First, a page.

group hugBUT I am absolutely thrilled to say that once they all reached young adulthood where they all are now, they ALL were easy and enjoyable and now we are truly reaping the rewards of all our  hard work and sacrifice over the years and its really paid off. We don't get to choose who our  family members are but we DO get to choose who our  friends are and I  am thrilled that we are all still very close knit even though they are all on their own now and consider eachother very dear friends. bouncing

 YVONNE

btherese
by Member on Sep. 26, 2013 at 9:28 AM

Yeah, that's it! Drama! I have two boys, 20 and 17, and when they'd get in an argument, they'd sock each other and be done with it. It used to get me upset, but now that I look back, that was nothing. lol The girls who are almost 10 and 13, they get in each other's face over music, clothing choices, friends. And it's mostly the younger one messing with the older one. I want to pull my hair out sometimes. You know the rest of the hair which hasn't already turned gray nor fallen out already from stress. lol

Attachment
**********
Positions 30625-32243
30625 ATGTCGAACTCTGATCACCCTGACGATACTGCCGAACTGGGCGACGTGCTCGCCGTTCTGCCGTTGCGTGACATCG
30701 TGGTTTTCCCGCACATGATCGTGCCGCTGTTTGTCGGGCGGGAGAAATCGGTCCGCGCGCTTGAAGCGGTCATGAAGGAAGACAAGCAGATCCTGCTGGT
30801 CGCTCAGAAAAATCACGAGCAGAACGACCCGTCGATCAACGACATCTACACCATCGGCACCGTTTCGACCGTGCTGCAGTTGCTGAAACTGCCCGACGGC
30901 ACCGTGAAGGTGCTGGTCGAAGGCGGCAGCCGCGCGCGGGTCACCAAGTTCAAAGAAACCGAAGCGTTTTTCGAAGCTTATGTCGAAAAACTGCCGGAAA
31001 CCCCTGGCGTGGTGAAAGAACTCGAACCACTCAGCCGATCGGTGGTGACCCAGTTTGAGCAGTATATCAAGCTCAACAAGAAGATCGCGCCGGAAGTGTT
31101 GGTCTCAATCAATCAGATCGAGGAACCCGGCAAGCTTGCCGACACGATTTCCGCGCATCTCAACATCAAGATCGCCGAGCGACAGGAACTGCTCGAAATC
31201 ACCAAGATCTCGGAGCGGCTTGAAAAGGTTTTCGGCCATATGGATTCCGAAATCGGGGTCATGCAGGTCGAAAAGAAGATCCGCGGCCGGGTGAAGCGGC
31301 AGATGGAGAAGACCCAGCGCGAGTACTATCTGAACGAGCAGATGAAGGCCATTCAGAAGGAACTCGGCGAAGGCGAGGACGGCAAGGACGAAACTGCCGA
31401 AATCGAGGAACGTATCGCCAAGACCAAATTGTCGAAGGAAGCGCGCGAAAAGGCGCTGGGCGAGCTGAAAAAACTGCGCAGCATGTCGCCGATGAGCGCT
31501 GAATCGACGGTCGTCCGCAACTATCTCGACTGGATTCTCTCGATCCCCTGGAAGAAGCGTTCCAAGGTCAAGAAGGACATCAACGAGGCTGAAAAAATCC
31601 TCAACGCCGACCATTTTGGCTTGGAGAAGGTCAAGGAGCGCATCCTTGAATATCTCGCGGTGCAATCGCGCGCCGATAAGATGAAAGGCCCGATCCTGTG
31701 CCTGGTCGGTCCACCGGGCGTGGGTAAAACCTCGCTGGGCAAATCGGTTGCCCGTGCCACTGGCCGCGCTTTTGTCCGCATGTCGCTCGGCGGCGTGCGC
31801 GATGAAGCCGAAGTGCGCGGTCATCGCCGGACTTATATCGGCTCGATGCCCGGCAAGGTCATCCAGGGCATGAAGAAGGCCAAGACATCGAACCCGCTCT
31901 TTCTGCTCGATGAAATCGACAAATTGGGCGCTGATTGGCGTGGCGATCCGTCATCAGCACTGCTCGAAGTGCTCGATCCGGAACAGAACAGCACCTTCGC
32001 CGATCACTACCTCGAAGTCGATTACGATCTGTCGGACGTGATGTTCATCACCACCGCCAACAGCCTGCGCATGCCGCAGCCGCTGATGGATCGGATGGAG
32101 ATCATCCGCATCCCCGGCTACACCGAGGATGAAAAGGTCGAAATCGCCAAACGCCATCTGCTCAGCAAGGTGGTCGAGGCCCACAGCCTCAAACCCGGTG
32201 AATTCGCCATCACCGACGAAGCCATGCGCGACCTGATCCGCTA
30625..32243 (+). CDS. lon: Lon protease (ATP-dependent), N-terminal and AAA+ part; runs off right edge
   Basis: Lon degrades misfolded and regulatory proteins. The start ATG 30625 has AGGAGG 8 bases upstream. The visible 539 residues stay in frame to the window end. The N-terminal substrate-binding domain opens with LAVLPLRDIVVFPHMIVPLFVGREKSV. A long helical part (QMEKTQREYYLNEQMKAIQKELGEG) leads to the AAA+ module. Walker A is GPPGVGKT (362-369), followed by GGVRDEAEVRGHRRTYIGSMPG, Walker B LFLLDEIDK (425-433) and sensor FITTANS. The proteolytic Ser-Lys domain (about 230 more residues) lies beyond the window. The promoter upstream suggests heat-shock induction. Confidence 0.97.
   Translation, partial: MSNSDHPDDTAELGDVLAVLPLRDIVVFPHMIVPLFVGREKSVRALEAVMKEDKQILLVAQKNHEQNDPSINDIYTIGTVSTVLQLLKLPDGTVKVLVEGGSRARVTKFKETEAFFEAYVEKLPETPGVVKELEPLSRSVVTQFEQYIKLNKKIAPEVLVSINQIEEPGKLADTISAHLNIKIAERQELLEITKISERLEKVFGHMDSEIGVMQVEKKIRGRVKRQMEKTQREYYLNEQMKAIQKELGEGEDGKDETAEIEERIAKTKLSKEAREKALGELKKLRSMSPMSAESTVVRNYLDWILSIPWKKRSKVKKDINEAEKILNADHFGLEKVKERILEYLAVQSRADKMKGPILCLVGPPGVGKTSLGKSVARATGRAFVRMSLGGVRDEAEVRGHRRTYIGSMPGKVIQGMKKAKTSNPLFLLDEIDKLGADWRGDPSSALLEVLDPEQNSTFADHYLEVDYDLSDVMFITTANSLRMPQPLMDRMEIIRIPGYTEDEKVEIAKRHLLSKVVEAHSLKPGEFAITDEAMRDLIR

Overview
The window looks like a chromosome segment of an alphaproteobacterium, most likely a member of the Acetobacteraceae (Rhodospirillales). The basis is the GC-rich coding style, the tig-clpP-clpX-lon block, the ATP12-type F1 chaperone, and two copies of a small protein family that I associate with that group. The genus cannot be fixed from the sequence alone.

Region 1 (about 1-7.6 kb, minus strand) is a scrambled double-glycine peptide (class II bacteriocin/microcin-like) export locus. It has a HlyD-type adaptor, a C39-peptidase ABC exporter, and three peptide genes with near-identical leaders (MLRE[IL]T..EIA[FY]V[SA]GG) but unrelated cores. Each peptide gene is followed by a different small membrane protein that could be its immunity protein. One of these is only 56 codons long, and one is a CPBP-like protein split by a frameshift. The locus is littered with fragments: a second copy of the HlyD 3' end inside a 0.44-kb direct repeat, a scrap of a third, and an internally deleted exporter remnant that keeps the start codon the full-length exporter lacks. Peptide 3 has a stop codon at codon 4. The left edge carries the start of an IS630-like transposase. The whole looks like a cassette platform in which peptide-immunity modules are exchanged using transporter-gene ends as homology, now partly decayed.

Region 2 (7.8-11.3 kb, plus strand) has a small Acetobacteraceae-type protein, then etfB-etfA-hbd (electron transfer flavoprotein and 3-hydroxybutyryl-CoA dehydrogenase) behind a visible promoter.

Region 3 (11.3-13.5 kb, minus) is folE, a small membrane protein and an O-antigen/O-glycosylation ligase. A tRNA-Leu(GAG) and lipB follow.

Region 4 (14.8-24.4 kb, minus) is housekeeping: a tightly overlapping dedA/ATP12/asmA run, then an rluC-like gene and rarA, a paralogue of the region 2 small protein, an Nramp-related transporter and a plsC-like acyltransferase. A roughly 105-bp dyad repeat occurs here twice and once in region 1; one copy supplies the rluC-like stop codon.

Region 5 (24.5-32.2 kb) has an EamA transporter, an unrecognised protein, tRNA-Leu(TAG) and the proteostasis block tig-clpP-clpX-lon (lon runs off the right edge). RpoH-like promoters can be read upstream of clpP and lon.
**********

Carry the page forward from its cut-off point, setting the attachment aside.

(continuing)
KymberleeAnn
by on Sep. 26, 2013 at 11:09 PM

I only have boys but I think with a girl they would need way more hugs when they fall and get hurt because they may cry a little longer, well at least that's what I observe when I'm in the park with my children.:)

KellyFlavis
by on Sep. 27, 2013 at 5:36 AM

The only problem about my dd is that she is a very pecky eater, besides that she was a I had no problems whihile she grew up. About my boys, they were very good in everythings else but their studies.

I personally feel that whether you're raising a male or female, there's always more than enough difficulty to go around. So every parent should look for the joy buried in the tough stuff and run with it.


Jessica79
by on Sep. 27, 2013 at 11:06 AM

LOL Those are so true!

I think my boy can be a bit dramatic, but his drama NOTHING compared to my girls.